Friday, September 6, 2013

Around The Nation

One of the nations' last surviving LGBT bookstores is up for sale
PHILADELPHIA -- In an announcement earlier this week, Ed Hermance, the owner of Giovanni’s Room, one of the nation's last surviving LGBT bookstores said that he is retiring after 37 years and is putting the shop and its building up for sale. 
Hermance, 73, has been running business since 1976 after he assumed ownership three years after the bookstore's 1973 opening.  In 1979 Hermance moved the shop to its current location just south of city centre. According to the Philadelphia Inquirer's website- Hermance is handling the sale personally and told the paper he will have asking prices determined later this month.  
“I know it’s possible for independent bookstores to thrive in the current environment. I don’t know if someone has the resources and the passion to continue the store,” he said.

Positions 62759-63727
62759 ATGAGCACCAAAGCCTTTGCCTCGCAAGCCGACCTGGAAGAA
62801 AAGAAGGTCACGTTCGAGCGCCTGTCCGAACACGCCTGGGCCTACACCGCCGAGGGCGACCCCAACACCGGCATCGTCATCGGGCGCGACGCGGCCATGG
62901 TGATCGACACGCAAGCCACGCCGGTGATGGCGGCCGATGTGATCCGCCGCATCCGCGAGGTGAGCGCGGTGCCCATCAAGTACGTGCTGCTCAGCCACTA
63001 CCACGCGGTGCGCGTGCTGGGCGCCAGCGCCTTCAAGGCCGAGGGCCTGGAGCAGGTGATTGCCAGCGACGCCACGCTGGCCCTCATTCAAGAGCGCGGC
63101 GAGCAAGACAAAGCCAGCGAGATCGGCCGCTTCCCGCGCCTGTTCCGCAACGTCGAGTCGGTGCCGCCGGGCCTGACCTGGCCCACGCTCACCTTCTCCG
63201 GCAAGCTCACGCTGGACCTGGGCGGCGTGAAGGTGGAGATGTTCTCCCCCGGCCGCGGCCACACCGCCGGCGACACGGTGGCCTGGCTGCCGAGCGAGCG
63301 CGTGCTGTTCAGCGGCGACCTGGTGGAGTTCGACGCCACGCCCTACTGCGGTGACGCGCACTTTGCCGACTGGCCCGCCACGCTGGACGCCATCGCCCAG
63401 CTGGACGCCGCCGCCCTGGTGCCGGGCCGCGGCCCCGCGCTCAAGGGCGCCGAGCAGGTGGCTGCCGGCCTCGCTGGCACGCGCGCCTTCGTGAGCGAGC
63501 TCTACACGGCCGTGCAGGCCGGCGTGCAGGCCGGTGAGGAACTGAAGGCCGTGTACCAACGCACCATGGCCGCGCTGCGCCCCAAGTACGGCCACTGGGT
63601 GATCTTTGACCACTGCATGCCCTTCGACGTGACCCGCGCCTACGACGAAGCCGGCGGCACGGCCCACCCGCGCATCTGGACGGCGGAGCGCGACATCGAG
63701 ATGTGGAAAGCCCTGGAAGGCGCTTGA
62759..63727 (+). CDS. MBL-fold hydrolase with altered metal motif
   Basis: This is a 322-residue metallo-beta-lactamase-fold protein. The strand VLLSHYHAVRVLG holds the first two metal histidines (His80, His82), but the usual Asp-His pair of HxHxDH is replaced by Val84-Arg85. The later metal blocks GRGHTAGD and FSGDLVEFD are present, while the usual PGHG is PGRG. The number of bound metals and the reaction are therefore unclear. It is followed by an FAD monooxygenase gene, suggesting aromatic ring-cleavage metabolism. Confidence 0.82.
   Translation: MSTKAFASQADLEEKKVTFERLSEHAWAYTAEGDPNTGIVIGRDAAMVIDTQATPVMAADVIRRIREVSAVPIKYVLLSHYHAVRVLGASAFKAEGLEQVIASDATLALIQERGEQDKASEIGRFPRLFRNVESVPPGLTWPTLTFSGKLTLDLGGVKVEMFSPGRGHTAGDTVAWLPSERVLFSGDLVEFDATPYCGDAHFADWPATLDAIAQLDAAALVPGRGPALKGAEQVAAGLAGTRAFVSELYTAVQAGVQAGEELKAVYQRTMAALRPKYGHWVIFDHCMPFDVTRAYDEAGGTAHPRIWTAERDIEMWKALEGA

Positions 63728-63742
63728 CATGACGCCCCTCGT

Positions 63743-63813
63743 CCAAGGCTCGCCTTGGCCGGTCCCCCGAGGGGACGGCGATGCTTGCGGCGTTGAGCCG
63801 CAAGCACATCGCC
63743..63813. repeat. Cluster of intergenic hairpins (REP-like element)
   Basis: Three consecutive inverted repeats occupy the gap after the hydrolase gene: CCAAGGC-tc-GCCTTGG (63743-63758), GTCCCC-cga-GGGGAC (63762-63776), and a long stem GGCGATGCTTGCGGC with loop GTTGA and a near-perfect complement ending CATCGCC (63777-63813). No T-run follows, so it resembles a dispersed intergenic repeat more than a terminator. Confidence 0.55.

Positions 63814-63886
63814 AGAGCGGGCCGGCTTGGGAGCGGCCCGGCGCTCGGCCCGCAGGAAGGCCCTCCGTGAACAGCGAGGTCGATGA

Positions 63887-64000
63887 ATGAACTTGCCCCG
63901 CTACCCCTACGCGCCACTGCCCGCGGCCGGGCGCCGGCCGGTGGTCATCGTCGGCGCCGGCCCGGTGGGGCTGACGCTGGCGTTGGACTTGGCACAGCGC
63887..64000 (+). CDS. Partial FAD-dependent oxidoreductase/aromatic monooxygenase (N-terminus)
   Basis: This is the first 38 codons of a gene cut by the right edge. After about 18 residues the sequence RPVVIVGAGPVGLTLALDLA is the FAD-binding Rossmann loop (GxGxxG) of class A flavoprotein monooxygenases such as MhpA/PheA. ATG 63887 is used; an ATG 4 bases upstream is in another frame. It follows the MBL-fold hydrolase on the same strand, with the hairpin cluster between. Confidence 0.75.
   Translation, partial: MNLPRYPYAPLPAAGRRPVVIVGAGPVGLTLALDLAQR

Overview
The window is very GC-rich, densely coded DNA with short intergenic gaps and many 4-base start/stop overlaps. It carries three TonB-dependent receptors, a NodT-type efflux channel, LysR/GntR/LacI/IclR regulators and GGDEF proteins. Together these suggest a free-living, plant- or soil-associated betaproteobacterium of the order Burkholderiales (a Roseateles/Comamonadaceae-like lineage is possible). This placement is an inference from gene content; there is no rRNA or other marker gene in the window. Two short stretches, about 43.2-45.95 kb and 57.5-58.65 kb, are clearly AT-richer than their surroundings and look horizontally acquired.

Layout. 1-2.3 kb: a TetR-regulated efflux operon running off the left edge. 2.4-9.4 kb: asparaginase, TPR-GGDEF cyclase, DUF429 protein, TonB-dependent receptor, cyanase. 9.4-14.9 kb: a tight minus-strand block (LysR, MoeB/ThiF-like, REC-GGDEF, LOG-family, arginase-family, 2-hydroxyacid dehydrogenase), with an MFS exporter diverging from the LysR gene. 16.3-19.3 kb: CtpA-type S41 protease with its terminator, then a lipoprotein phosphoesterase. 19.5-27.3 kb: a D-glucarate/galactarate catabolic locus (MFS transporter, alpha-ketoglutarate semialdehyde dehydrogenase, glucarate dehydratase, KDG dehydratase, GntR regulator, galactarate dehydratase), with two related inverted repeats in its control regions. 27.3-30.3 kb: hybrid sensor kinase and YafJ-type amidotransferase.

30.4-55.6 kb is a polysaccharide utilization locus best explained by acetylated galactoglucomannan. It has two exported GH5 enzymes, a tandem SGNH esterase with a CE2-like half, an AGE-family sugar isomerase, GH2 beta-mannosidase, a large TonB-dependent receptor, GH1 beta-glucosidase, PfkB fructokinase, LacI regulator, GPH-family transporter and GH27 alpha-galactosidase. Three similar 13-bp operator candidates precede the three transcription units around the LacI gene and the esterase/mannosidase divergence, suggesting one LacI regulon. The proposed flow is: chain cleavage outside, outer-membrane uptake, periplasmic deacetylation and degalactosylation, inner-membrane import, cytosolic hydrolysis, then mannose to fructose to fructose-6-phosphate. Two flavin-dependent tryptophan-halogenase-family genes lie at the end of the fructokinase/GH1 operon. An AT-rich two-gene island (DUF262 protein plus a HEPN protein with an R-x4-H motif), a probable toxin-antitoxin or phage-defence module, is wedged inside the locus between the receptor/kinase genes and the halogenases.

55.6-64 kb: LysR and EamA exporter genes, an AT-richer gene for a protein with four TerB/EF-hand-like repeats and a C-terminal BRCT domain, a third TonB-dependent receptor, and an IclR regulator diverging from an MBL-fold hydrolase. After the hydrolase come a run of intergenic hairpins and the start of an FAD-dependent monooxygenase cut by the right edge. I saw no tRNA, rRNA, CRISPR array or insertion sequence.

“If someone wanted to rent the space for a different kind of bookstore and no one wanted to continue Giovanni’s Room, I’d be pleased to rent it to them, thinking that it would be in their interest to help all the people who have depended on us.” 
“We have inventory that is worth something and we also owe for books. It would also depend on some degree on who bought it,” he said about the sale price adding; “I think Giovanni’s Room has a lot of goodwill in it, so I wouldn't be embarrassed to take $100,000 for the business. I am not asking for a lot, I would just like to have enough for a stick of gum.” 
In the past 40 years, the store has been a constant hub for LGBT and ally authors along as acting as an impromptu community and outreach centre. Any buyer of the shop would inherit its current physical inventory of more than 48,000 books along with its website which offers an additional five million titles including 3.5 million ebooks online. 
During Hermance’s first three years as owner, Giovanni’s Room was 100-percent volunteer-run. The store hit its highest number of employees — four full-timers and four part-timers — in 1992. It now has three paid employees and volunteer labor drives about 40 percent of its operations.